by Jon Cleghorn

I first met Steve when he came out several times to SJSU in 1991 to review the student transportation design class project work and to work with us.

That semester we were doing an electric car project for GM. I knew I couldn’t compete in pure rendering ability with my classmates. but I knew GM was looking for “ideas” and I could excel in “ideas” and on the day of final presentation where others took an 8 ft table… I took a 50-ft. wall to present my work covering hundreds of new ideas for products and manufacturing techniques. Well, that must have worked because at the end of the presentation I was awarded the internship. The GM reps assured me I would have help in finding lodging and to my surprise after borrowing my brother’s new Firebird and driving to Michigan from California I found out that Steve was putting me up at his house.

I spent the entire summer there and Steve and I were like brothers; me being two years younger than him and still going through my “school starvation phase,” and Steve now back into taking care of his health since his school and internship days. Over the summer I soon learned we had common interests in everything: a love of the outdoors, of design, great families and just passion for things we do in general.

Steve put me up for free for the summer, I don’t know if he had ever done this prior or since but I was eternally grateful. He showed me the town, where he used to live, I believe he talked of a mural he did for a restaurant there in Greek town which he lived above. He often got free tickets for events from GM which we went to like the Detroit Grand Prix which we would attend.

He drove an unassuming Suzuki Sidekick which I think he had to disguise as a Chevy Tracker to placate GM upper management. It was a go anywhere vehicle, that got good mileage, could be parked anywhere, was reliable, was a convertible for enjoying the sunshine and could haul goods like a truck from the markets and hardware store. Even today I drive a similar Isuzu Amigo in remembrance of those days.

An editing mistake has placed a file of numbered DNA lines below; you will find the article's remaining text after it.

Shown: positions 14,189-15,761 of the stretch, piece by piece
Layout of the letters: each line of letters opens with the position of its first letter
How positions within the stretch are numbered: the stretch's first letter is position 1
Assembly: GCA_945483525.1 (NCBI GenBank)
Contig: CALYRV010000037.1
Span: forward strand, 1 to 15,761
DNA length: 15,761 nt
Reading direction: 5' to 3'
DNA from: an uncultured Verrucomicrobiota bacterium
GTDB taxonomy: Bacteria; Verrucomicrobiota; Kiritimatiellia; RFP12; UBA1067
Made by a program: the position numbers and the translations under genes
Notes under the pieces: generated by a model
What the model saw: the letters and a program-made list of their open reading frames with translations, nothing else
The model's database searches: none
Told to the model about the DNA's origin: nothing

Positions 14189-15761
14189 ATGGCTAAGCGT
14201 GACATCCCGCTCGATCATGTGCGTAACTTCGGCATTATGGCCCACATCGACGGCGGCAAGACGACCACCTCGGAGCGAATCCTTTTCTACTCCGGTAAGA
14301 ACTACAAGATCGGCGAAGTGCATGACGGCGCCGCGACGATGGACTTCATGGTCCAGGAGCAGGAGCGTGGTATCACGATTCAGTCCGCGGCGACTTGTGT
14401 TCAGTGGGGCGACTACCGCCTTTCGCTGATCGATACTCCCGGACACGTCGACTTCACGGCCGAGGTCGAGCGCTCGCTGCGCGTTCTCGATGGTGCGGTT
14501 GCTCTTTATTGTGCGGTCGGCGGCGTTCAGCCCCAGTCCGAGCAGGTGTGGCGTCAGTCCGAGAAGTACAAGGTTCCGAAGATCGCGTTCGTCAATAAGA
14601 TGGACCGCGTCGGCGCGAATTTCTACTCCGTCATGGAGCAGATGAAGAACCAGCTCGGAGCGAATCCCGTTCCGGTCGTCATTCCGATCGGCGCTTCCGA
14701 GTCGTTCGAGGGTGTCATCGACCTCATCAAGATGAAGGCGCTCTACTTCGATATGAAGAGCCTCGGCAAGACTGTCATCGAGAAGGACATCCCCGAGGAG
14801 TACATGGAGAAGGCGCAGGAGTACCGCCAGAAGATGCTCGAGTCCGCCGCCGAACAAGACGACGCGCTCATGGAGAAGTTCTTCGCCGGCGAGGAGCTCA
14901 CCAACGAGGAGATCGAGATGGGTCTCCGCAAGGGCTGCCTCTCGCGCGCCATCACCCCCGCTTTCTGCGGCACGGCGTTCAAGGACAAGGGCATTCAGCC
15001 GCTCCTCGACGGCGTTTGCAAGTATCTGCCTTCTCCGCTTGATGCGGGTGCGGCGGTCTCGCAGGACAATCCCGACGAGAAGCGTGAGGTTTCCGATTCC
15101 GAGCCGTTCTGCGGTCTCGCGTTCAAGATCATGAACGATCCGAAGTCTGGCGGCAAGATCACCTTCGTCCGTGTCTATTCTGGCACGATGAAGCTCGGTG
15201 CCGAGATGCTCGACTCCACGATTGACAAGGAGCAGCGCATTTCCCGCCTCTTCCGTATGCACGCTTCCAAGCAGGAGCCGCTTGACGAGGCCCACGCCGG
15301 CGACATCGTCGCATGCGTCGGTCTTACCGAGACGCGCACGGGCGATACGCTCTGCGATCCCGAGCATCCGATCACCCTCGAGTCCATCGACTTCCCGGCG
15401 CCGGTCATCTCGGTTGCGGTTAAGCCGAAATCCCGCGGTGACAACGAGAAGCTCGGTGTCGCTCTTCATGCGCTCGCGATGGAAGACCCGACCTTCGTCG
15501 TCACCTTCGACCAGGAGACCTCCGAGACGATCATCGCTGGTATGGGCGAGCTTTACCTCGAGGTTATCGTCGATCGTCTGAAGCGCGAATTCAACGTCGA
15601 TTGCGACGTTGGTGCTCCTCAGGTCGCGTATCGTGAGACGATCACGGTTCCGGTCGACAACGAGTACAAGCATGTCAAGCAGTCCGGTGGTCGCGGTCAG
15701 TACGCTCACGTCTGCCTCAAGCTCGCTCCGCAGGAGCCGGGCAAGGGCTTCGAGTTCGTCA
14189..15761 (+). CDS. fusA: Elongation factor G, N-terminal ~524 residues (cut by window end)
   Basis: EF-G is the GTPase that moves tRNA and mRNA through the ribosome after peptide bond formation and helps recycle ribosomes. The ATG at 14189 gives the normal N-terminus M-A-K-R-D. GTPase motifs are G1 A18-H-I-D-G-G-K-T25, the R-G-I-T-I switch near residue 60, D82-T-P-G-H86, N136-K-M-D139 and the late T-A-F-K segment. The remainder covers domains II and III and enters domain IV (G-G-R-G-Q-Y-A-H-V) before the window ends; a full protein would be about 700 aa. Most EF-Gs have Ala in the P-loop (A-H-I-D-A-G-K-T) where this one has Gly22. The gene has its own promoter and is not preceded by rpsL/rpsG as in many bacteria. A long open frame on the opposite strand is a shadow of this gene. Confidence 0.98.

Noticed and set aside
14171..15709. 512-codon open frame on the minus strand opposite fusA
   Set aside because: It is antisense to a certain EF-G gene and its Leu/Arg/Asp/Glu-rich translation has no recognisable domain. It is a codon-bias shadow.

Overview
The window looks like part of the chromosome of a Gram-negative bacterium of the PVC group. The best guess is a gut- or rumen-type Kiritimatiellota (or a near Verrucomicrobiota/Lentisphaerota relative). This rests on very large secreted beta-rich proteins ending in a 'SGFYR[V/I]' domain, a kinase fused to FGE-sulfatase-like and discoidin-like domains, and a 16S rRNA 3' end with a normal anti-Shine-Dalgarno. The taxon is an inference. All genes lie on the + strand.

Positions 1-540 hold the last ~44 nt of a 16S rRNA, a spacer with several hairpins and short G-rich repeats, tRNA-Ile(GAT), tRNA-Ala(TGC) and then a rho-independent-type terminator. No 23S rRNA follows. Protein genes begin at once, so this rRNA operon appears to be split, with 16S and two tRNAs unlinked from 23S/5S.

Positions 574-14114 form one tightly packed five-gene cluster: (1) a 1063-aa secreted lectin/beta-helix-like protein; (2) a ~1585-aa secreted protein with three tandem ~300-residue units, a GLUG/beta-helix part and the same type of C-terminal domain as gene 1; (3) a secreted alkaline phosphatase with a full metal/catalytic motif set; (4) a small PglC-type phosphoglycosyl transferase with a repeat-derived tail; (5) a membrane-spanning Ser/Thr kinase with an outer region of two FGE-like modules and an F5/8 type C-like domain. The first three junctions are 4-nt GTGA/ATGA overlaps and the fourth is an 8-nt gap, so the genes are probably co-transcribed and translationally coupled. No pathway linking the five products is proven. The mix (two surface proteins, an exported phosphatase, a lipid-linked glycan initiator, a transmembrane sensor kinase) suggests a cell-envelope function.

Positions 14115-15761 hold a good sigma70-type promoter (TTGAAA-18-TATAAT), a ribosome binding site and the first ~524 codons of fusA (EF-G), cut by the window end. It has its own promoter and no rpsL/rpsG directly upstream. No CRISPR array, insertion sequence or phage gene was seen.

I felt bad not paying Steve rent so I started looking to do things around the house. The house was a former dentist office and quite trendy architecturally for the Huntington Woods area. We had a manual push mower and he and I would spend time in the yard taking care of it while others stayed inside in the air conditioning.

In doing yard work I discovered Steve had built-in sprinklers unbeknownst to him which I preceded to dig up and repair and make operational to his astonishment. I think we had the only built in sprinklers in Michigan and everyone was surprised to see them operational after our frequent trips to the hardware store for repair parts. I guess this was a side benefit of owning what was a former business building that needed to keep up its appearance. Later I even discovered screens in storage for all the windows in the attic which I proceeded to clean up and install for Steve. Prior to that Steve would often leave the windows open and I was always wary of what animals might have snuck into the house while we were away at work.